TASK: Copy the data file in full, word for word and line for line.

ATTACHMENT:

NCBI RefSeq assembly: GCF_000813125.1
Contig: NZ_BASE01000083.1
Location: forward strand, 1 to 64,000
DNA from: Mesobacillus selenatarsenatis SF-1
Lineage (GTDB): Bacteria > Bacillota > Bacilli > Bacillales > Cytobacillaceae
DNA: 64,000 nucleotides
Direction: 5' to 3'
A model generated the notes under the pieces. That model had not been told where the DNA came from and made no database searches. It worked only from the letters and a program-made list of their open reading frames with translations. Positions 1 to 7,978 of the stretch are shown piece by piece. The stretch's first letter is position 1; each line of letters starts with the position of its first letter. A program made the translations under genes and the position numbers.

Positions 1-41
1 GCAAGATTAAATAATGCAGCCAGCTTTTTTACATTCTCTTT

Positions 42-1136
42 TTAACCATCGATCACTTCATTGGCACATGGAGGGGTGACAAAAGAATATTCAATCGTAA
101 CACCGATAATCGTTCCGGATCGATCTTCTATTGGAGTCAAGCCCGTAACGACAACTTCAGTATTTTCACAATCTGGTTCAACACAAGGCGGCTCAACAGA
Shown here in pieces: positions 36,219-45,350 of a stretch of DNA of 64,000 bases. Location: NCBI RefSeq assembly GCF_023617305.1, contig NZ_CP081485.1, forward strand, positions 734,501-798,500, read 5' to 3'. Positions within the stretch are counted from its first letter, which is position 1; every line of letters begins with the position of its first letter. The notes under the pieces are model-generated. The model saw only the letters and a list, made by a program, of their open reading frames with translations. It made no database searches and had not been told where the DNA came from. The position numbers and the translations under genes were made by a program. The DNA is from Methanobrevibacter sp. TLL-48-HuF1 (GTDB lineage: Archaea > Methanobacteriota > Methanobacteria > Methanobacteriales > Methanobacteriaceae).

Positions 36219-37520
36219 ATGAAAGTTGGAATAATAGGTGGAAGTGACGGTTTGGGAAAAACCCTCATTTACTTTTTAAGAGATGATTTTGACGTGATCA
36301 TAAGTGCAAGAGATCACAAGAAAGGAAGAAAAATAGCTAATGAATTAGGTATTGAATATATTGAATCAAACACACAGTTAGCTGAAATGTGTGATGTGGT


NCBI RefSeq assembly: GCF_000813125.1
Contig: NZ_BASE01000083.1
Location: forward strand, 1 to 64,000
DNA from: Mesobacillus selenatarsenatis SF-1
Lineage (GTDB): Bacteria > Bacillota > Bacilli > Bacillales > Cytobacillaceae
DNA: 64,000 nucleotides
Direction: 5' to 3'
A model generated the notes under the pieces. That model had not been told where the DNA came from and made no database searches. It worked only from the letters and a program-made list of their open reading frames with translations. Positions 1 to 7,978 of the stretch are shown piece by piece. The stretch's first letter is position 1; each line of letters starts with the position of its first letter. A program made the translations under genes and the position numbers.

Positions 1-41
1 GCAAGATTAAATAATGCAGCCAGCTTTTTTACATTCTCTTT

Positions 42-1136
42 TTAACCATCGATCACTTCATTGGCACATGGAGGGGTGACAAAAGAATATTCAATCGTAA
101 CACCGATAATCGTTCCGGATCGATCTTCTATTGGAGTCAAGCCCGTAACGACAACTTCAGTATTTTCACAATCTGGTTCAACACAAGGCGGCTCAACAGA
Shown here in pieces: positions 36,219-45,350 of a stretch of DNA of 64,000 bases. Location: NCBI RefSeq assembly GCF_023617305.1, contig NZ_CP081485.1, forward strand, positions 734,501-798,500, read 5' to 3'. Positions within the stretch are counted from its first letter, which is position 1; every line of letters begins with the position of its first letter. The notes under the pieces are model-generated. The model saw only the letters and a list, made by a program, of their open reading frames with translations. It made no database searches and had not been told where the DNA came from. The position numbers and the translations under genes were made by a program. The DNA is from Methanobrevibacter sp. TLL-48-HuF1 (GTDB lineage: Archaea > Methanobacteriota > Methanobacteria > Methanobacteriales > Methanobacteriaceae).

Positions 36219-37520
36219 ATGAAAGTTGGAATAATAGGTGGAAGTGACGGTTTGGGAAAAACCCTCATTTACTTTTTAAGAGATGATTTTGACGTGATCA
36301 TAAGTGCAAGAGATCACAAGAAAGGAAGAAAAATAGCTAATGAATTAGGTATTGAATATATTGAATCAAACACACAGTTAGCTGAAATGTGTGATGTGGT